Flama and Moko (Daniel Miranda and Diego Cataña) are 14. They're best friends, and they've got Flama's apartment all to themselves for a long Sunday afternoon on pizza, Coke, and video games. But then the power goes out, and Rita (Danny Perea), the 16-year-old from down the hall shows up wanting to use the oven to bake a cake, and Ulises the pizza guy (Enrique Arreola) refuses to leave because the boys won't pay him for the pizza (he was, by their watch, eleven seconds late).
So these four people are stuck in the apartment together with not much to do. Not much really happens in Duck Season, but there's an awful lot happening in all of that "not much." It's a movie about kids about to begin the journey to adulthood and an adult who finally acknowledges that he's finished that journey.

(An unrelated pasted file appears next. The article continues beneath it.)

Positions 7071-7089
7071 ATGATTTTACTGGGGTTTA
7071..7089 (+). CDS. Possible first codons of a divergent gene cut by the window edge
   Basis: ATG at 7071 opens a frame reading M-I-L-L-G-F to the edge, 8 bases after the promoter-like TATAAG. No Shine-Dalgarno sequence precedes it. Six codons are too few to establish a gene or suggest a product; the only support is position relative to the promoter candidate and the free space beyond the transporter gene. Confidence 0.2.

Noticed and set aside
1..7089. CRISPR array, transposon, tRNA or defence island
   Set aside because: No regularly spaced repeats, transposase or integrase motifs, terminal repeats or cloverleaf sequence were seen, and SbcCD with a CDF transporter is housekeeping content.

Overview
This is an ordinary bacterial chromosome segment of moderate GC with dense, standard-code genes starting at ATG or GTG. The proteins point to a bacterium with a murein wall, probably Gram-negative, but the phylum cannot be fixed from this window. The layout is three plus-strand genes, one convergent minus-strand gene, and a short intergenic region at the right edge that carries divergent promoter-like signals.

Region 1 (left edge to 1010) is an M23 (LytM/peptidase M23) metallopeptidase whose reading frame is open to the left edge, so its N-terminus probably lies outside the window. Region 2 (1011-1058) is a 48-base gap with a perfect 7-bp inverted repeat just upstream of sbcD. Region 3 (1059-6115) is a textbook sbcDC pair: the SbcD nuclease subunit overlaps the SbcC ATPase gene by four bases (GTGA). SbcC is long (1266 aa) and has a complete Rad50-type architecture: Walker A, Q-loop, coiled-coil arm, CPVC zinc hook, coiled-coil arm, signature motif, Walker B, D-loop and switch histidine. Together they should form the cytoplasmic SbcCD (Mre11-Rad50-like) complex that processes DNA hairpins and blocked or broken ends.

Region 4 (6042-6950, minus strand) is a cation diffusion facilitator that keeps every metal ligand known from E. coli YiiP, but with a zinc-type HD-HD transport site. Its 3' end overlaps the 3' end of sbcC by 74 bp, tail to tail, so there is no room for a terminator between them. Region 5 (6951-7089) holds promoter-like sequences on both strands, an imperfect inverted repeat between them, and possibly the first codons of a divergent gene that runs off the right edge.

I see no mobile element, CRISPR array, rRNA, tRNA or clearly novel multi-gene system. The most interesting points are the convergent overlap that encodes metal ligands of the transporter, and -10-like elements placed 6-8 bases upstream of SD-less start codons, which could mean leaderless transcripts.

It's a tender comedy, and much of the humor comes from Eimbcke's calm, deadpan camera style. With the exception of a brief flashback scene, the camera never moves. We fade in on a scene; the scene plays out; we slowly fade out, then fade in on a new scene. There are entire scenes -- some short, but some surprisingly long -- with little or no dialogue, built around the physical timing and facial expressions of the four talented actors.
This isn't a big, flashy movie; it's quiet, bittersweet, and contemplative. It's Eimbcke's first full-length film, and it's a confident debut; I look forward to seeing what he'll do next.